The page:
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Orthopedics & Rheumatology

Perspective Volume 4 Issue 4

In Silico Testing of the Ability of Meniscus Implant to Convert Compressive Loads in to Hoop Stresses

Khalifa Elmajri

Claude Bernard University Lyon, France

Correspondence: Khalifa Elmajri, MD Msc Biomech, Fellow Center Albert Trillat, Lyon France, Tel 33600000000

Received: January 01, 2016 | Published: February 18, 2016

Citation: Elmajri K (2016) In Silico Testing of the Ability of Meniscus Implant to Convert Compressive Loads in to Hoop Stresses. MOJ OrthopRheumatol 4(4): 00144. DOI: 10.15406/mojor.2016.04.00144

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It is known that there is a hard conflict with peripheral meniscus tissue renders this part non amenable to healing due to its inherited avascular nature and the treatment using lazy dull ectomy1 is no longer a choice. This part, unfortunately, is the most injured part of the meniscus. This exceptional paradox needs exceptional interdisciplinary approach based on new concepts, Biological Surgery.2

In 2009, Rick W. Wright wrote, the majority of meniscus tears observed at the time of ACL reconstruction are still treated by partial meniscectomy (55% medial meniscectomy, 67% lateral meniscectomy). A relatively large potential market (approximately 160,000) exists for functional tissue engineering strategies to preserve meniscus function through scaffolds (approximately 74,000), advancing repairs to avascular zone (approximately 56,000) and performing all-biologic repairs without implants (approximately 30,000). We hope that many of these options will be available in the future. End citation

Though it is clear that the investment in the treatment of this issue is an excellent business affaire; however, the inexperienced out of the field-essence approaches lead to inverted cost-effectiveness.3 With the help of the Advances in the IT, Different planning of Treatment Can Be credited When Compared to the in silico Simulation of the implant.4 From this point of view, a Project concerning meniscal replacement options can be raised.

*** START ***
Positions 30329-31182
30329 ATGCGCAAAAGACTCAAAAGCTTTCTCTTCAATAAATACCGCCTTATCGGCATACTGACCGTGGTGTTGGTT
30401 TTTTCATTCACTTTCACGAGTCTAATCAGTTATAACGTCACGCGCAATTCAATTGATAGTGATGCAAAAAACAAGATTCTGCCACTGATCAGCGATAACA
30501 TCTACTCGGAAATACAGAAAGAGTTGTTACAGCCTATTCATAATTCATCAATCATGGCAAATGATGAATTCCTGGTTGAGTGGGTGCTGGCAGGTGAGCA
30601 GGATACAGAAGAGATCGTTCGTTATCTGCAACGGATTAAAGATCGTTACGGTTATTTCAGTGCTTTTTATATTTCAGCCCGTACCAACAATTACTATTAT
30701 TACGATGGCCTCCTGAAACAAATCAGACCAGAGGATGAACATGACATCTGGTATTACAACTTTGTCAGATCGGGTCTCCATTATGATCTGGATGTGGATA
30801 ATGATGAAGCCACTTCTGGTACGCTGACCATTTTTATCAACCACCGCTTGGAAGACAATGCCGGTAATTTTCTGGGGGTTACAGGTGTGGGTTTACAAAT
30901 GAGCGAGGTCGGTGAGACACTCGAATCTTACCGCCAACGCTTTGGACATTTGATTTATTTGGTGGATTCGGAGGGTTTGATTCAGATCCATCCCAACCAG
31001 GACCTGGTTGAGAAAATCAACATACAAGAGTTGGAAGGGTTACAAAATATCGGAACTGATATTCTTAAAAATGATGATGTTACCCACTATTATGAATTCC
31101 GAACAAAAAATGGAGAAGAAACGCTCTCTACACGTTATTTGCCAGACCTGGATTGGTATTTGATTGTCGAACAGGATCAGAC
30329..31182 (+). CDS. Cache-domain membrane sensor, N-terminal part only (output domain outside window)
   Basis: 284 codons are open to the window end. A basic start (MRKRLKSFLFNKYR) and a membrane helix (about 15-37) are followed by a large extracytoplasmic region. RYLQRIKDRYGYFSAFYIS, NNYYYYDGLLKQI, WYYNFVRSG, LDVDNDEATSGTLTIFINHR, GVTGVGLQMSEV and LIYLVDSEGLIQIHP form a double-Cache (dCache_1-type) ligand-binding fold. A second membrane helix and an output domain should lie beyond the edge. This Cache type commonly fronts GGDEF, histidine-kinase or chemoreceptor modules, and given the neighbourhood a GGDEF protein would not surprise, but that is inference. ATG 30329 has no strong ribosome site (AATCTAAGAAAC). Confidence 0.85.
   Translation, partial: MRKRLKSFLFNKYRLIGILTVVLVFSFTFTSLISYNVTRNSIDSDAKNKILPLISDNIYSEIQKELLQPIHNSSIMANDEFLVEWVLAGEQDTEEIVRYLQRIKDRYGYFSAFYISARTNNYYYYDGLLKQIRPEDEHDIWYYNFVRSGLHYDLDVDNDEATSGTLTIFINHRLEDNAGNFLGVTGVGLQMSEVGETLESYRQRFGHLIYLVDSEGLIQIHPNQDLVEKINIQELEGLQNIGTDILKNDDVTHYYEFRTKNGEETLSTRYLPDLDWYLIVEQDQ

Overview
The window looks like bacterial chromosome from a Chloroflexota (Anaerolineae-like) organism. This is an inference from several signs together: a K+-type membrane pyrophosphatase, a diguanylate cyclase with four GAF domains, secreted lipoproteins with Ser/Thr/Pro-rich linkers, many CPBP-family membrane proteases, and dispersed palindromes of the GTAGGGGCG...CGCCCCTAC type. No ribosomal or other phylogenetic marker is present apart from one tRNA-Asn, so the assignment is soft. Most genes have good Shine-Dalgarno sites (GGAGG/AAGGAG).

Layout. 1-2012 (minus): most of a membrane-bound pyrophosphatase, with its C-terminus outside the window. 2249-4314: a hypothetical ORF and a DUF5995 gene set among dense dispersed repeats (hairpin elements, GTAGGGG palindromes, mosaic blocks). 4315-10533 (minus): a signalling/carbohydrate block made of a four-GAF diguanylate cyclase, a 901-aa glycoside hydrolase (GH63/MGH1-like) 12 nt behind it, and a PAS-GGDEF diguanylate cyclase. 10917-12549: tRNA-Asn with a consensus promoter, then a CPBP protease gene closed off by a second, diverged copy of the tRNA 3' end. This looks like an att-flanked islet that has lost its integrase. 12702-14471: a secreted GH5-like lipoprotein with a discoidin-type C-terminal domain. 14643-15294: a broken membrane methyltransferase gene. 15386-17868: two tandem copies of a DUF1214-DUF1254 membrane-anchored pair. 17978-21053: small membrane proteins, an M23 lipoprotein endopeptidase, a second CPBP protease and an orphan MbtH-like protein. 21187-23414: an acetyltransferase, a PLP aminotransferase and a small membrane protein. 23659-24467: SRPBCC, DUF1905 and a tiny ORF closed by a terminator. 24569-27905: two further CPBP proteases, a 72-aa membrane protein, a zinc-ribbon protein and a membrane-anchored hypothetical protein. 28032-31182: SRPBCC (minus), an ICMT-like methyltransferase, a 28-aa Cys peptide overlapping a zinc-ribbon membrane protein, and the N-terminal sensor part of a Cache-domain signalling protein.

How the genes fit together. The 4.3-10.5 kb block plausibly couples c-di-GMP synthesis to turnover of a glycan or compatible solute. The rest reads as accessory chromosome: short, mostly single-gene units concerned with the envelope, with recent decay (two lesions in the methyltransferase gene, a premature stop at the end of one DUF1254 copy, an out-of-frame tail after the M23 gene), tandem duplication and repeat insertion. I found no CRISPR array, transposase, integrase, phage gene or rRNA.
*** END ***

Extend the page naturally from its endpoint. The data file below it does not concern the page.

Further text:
Polyvinyl alcohol (PVA) hydrogel

The polyvinyl alcohol (PVA) hydrogel5,6 implant of Kobayashi et al.7 was one of the first non-porous permanent replacement approaches. Compressive strength and viscoelastic behavior of the material was highly similar to that of the native (human) meniscus, even after two years of implantation in a rabbit knee. The implant proved to be chondro protective when compared to meniscectomy; however, no sham-operated controls were included to evaluate the influence of the replacement surgery on cartilage condition.8 In a large animal model, however, the implant caused severe damage to the articular cartilage and benefits in comparison with meniscal allograft could not be proven. Moreover, structural integrity was compromised by complete radial tears in the posterior horn of all implants. It was speculated that the adverse effects were caused by hypermobility of the implant’s body.9

Recently, an American group has renewed interest in PVA hydrogels for meniscal substitution. It has been shown that by the incorporation of polyethylene fibres into the hydrogel both the compressive and tensile moduli of the biomaterial can be tuned to resemble that of the native meniscus,10 which is an important step towards the ability of any meniscus implant to convert compressive loads into hoop11 stresses. In Simulating the polyvinyl alcohol (PVA) hydrogel would be conceived as Knee Interposition Distraction Meniscus.

Some roadmaps to approach the idea :

  1. Using Medical 3D Imaging Extracted from MRI.
  2. 3D Printing of the (PVA) as different Knee Interposition Distraction Meniscus.
  3. In Silico Testing by simulation.


  1. The conception of (PVA) as KIDM Can Be controlled in a manner that The Alteration of the Knee Compartments Biomechanics caused by Meniscus replacement can be monitored In Silico.
  2. Improvement of credibility-cost-effectiveness triad12 for translational Animal13 Research in Sports Medicine.14,15

In silico testing of (PVA) as (KIDM) can be

  1. A Simulation of Total, Partial, Temporary, Permanent replacement.
  2. A Simulation of Traumatology.16
  3. A Simulation of Mechanical Knee Deviations in Multiple Planes.17
  4. A simulation of Meniscus repair.18,19
  5. A Simulation of Meniscus Surfacing.20
  6. Simulation Cartilage Surfacing or Replacements21 by the interface of (PVA).

When all the hope is expected from one scientific branch, as nowadays in the case of genetic engineering, then the security cannot be totally secured,22 simply because the wholeburden is put on one side.



Conflicts of interest



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